a. A connected, flexible series of links, typically of metal, used especially for holding objects together, for restraining, or for transmitting mechanical power.
b. Such a set of links, often of precious metal and with pendants attached, worn as an ornament or symbol of office.
c. often chains Football Such a set of links measuring ten yards and attached to a pole at each end, moved up and down the field to indicate necessary yardage for gaining a first down.
2. A restraining or confining agent or force.
a. Bonds, fetters, or shackles.
b. Captivity or oppression; bondage: threw off the chains of slavery.
4. A series of closely linked or connected things: a chain of coincidences. See Synonyms at series.
5. A number of establishments, such as stores, theaters, or hotels, under common ownership or management.
6. A range of mountains.
7. Chemistry A series of chemically bonded atoms, especially carbon atoms, which may be arranged in an open, branched, or cyclic structure.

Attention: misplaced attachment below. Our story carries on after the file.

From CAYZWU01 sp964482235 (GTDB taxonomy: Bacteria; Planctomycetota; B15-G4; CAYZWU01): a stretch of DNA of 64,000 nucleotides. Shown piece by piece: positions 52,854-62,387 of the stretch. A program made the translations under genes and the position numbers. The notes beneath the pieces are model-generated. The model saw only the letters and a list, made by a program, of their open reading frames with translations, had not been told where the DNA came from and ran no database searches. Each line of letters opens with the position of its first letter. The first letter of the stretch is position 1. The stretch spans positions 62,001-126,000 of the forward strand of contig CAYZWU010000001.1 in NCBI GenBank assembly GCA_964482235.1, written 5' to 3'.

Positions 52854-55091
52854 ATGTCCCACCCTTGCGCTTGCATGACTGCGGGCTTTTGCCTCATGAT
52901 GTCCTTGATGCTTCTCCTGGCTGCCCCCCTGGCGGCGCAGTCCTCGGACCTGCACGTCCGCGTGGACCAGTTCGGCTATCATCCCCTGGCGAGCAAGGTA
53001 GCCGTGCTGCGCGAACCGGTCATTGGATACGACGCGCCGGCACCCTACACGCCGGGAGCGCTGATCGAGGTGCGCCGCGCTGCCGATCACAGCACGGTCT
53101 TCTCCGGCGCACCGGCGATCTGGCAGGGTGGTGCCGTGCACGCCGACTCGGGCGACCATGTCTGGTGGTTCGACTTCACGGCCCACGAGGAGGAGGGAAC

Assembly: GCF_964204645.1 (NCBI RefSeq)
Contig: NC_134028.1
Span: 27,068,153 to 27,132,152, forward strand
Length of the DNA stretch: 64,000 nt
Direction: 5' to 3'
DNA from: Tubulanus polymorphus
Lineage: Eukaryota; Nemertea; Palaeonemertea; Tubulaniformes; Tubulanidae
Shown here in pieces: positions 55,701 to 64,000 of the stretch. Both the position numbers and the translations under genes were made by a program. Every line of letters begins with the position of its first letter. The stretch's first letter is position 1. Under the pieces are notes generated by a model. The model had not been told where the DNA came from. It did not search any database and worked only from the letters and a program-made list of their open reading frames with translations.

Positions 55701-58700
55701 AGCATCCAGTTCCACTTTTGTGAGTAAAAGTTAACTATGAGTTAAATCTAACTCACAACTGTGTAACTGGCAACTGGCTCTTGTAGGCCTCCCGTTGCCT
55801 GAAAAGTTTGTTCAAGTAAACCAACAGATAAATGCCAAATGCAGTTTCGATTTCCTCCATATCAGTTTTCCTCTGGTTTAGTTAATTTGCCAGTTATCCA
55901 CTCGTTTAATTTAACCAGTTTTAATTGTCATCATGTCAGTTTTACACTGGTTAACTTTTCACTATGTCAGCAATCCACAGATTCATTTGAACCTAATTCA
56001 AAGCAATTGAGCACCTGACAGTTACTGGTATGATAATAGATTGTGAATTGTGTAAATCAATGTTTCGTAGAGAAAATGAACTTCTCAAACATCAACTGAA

a. An instrument used in surveying, consisting of 100 linked pieces of iron or steel and measuring 66 feet (20.1 meters). Also called Gunter's chain.
b. A similar instrument used in engineering, measuring 100 feet (30.5 meters).
c. Abbr. ch A unit of measurement equal to the length of either of these instruments.
tr.v. chained, chain·ing, chainsIdiom:
1. To bind or make fast with a chain or chains: chained the dog to a tree.
2. To restrain or confine as if with chains: workers who were chained to a life of dull routine.
pull/yank (someone's) chain
To take unfair advantage of someone; deceive or manipulate someone.
[Middle English chaine, from Old French, from Latin catēna.]
(click for a larger image)chain
left to right: figaro, sash, and stud links
The American Heritage® Dictionary of the English Language, Fifth Edition copyright ©2022 by HarperCollins Publishers. All rights reserved.
Indo-European & Semitic Roots Appendices
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